Jaundice

Jaundice
Definition
  • Yellowish discoloration of tissue, also called icterus, resulting from the deposition of bilirubin, which occurs only in the presence of serum hyperbilirubinemia.
  • Jaundice is not usually detected until the serum bilirubin level exceeds 3.0 mg/dL.
  • Although usually a sign of significant disease, many persons have a congenital predisposition to mild jaundice (e.g., Gilbert’s syndrome) that is not pathologic.
Inherited: 
  • Inherited Unconjugted hyperbilirubinemia : Gilbert’s syndrome and Crigler-Najjar syndrome
  • Inherited Conjugated hyperbilirubinemia : ​​Dubin-Johnson syndrome and Rotor’s syndrome
Mechanism of jaundice: 
  • Bilirubin is an end product of hemoglobin catabolism. Its serum level reflects a balance between input from production of bilirubin, Hepatic/biliary removal of pigment. 
  • Bilirubin is conjugated within the liver to glucuronic acid. Only conjugated bilirubin can be excreted into bile. It then passes into the intestines where it turns the stool dark. Intestinal flora also degrades bilirubin into urobilinogen, which is reabsorbed and excreted in the urine, turning it dark as well.
  • Unconjugated bilirubin binds to serum proteins and does not follow the above pathways. Thus, in cases of unconjugated bilirubinemia, neither dark stools nor the presence of urobilinogen occur.
  • Hyperbilirubinemia may result from
    • Overproduction of bilirubin, which results in an increase in unconjugated bilirubin (e.g., from massive hemolysis)
    • Impaired uptake, conjugation, or excretion of bilirubin: In physiologic neonatal jaundice, hepatic physiologic processes are incompletely developed at birth.
    • Regurgitation of unconjugated or conjugated bilirubin from damaged hepatocytes or bile ducts
    • Obstruction of bile ducts as in cancer or stones results in an increase primarily in conjugated bilirubin.
Symptoms & Signs
  • Stigmata of chronic liver disease
    • Commonly seen in advanced alcoholic cirrhosis and occasionally in other types of cirrhosis
      • Spider nevi
      • Palmar erythema
      • Gynecomastia
      • Caput medusae
      • Dupuytren’s contractures
      • Parotid gland enlargement
      • Testicular atrophy
      • Enlarged left supraclavicular node (Virchow’s node) or periumbilical nodule (Sister Mary Joseph’s nodule) Suggests abdominal malignancy
  • Jugular venous distention
    • Sign of right-sided heart failure
    • Suggests hepatic congestion
    • Right pleural effusion in absence of clinically apparent ascites, may be seen in advanced cirrhosis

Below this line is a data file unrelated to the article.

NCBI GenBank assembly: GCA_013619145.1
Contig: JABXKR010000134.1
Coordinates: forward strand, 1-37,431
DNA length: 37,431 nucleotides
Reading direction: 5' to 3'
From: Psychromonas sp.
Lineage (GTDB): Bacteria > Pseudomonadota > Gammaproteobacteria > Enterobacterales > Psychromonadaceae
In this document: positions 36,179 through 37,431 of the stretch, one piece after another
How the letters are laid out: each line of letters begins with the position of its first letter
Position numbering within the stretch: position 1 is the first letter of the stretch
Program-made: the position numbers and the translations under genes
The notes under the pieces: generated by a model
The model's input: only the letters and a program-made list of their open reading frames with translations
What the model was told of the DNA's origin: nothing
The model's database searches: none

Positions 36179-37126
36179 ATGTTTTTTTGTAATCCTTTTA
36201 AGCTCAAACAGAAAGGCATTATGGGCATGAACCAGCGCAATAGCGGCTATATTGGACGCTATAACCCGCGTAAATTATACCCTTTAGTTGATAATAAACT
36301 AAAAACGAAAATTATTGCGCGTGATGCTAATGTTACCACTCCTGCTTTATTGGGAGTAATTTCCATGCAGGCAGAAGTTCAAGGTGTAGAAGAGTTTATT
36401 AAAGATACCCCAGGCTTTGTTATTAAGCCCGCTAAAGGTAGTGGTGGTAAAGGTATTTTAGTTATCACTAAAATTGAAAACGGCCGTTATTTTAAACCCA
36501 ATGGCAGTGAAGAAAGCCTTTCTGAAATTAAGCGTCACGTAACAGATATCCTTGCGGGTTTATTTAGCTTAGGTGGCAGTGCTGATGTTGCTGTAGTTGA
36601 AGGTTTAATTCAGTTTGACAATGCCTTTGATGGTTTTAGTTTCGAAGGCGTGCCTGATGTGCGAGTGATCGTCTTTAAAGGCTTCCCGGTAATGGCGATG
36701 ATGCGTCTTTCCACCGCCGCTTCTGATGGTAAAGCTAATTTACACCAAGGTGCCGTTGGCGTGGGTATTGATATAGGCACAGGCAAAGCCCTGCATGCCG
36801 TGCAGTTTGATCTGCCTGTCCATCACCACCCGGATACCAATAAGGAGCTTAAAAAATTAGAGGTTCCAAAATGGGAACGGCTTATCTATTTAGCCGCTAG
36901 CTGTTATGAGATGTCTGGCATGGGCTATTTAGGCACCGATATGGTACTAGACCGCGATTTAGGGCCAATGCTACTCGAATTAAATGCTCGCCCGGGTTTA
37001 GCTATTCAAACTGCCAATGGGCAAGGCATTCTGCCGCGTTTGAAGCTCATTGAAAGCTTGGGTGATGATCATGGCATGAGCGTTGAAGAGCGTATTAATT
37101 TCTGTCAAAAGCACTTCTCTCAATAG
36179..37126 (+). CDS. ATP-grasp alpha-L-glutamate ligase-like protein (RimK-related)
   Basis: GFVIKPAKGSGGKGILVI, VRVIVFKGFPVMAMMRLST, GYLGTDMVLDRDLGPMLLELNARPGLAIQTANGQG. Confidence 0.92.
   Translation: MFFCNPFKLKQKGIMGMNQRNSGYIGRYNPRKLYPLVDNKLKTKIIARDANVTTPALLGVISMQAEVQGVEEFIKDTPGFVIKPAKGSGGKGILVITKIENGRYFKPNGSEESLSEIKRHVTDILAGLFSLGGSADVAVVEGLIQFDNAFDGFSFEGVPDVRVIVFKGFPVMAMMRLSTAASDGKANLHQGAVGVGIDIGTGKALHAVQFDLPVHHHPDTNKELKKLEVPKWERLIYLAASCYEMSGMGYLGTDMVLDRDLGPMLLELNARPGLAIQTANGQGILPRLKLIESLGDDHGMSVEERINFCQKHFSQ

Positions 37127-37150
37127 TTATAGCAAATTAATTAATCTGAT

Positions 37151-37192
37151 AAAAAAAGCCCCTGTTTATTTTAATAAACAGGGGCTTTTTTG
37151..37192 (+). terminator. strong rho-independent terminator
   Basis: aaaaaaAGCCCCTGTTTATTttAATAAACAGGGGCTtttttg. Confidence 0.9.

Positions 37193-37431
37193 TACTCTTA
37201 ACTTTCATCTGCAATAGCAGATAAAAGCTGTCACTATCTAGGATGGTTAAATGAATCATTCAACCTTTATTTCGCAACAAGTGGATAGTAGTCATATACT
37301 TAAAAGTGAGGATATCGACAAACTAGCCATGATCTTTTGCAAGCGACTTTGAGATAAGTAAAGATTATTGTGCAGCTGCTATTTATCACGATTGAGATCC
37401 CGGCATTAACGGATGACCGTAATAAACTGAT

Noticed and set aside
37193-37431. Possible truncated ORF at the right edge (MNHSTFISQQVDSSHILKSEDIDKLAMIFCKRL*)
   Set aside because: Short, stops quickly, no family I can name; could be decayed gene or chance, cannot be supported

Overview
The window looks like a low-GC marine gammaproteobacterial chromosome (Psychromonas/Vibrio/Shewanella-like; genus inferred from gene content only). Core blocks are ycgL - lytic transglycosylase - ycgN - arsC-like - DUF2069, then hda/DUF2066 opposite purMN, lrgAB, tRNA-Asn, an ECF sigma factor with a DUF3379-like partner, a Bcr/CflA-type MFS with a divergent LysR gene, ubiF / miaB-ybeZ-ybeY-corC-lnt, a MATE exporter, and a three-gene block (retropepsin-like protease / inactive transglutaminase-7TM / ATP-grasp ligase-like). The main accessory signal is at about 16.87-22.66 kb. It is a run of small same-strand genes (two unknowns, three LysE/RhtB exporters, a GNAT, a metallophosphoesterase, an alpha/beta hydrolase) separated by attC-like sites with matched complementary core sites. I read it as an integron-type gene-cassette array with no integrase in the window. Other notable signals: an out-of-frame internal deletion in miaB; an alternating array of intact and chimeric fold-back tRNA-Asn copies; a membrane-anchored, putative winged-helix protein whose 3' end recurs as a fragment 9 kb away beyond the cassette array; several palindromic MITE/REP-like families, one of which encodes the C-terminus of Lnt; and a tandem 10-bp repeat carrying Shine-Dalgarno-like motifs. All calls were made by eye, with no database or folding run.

• Abdominal examination may reveal hepatomegaly, splenomegaly, tender liver and ascites.
Etiology
Isolated indirect (unconjugated) hyperbilirubinemia
  • Physiologic neonatal jaundice
  • Hemolytic disorders: Spherocytosis, Sickle cell anemia, G6PD deficiency, Microangiopathic hemolytic anemia, hemolytic uremic syndrome,  Paroxysmal nocturnal hemoglobinuria , Auto immune hemolysis
  • Resorption of large hematoma 
  • Ineffective erythropoiesis : Cobalamin, folate, thalassemia, and severe iron deficiencies
  • Drugs : Rifampicin,probenecid, ribavirin
  • Inherited conditions
    • Crigler-Najjar syndrome
    • Gilbert’s syndrome: Marked by impaired conjugation of bilirubin due to reduced bilirubin uridine diphosphate glucuronosyltransferase activity
Isolated direct (conjugated) hyperbilirubinemia
  • Found in 2 rare inherited conditions
    • Dubin-Johnson syndrome
    • Rotor’s syndrome
Causes of elevation of both conjugated and unconjugated bilirubin (percent of conjugated bilirubin usually >50%)
  1. Hepatocellular diseases
    • Viral hepatitis :  Hepatitis A,B, C, D, and E, EBV , CMV, Herpes simplex
    • Drug toxicity like acetaminophen
    • Wilson disease
    • Autoimmune hepatitis
    • Alcoholic hepatitis
  2. Hepatic cirrhosis from any cause : Alcohol is the leading cause of cirrhosis
  3. Cholestatic conditions
    • When the pattern of the liver tests suggests a cholestatic disorder, the next step is to determine whether it is intra- or extrahepatic, which can be difficult.
    • Absence of biliary dilatation suggests intrahepatic cholestasis.
    • Biliary dilatation suggests extra hepatic cholestasis.
    • False-negative results occur in patients with partial obstruction of the common bile duct or in patients with cirrhosis or primary sclerosing cholangitis.
 
Intrahepatic cholestasis
  • Diagnosis often is made by serologic testing in combination with percutaneous liver biopsy.
  • A number of conditions that typically cause a hepatocellular pattern of injury can also present as cholestatic variants. Hepatitis B and C can cause cholestatic hepatitis (fibrosing cholestatic hepatitis) .
  • Drug-induced cholestasis
  • Primary biliary cirrhosis : Progressive destruction of interlobular bile ducts
  • PSC : Characterized by destruction and fibrosis of larger bile ducts. In 95% of patients, both intra- and extra hepatic ducts are involved. May involve only intrahepatic ducts and present as intrahepatic cholestasis.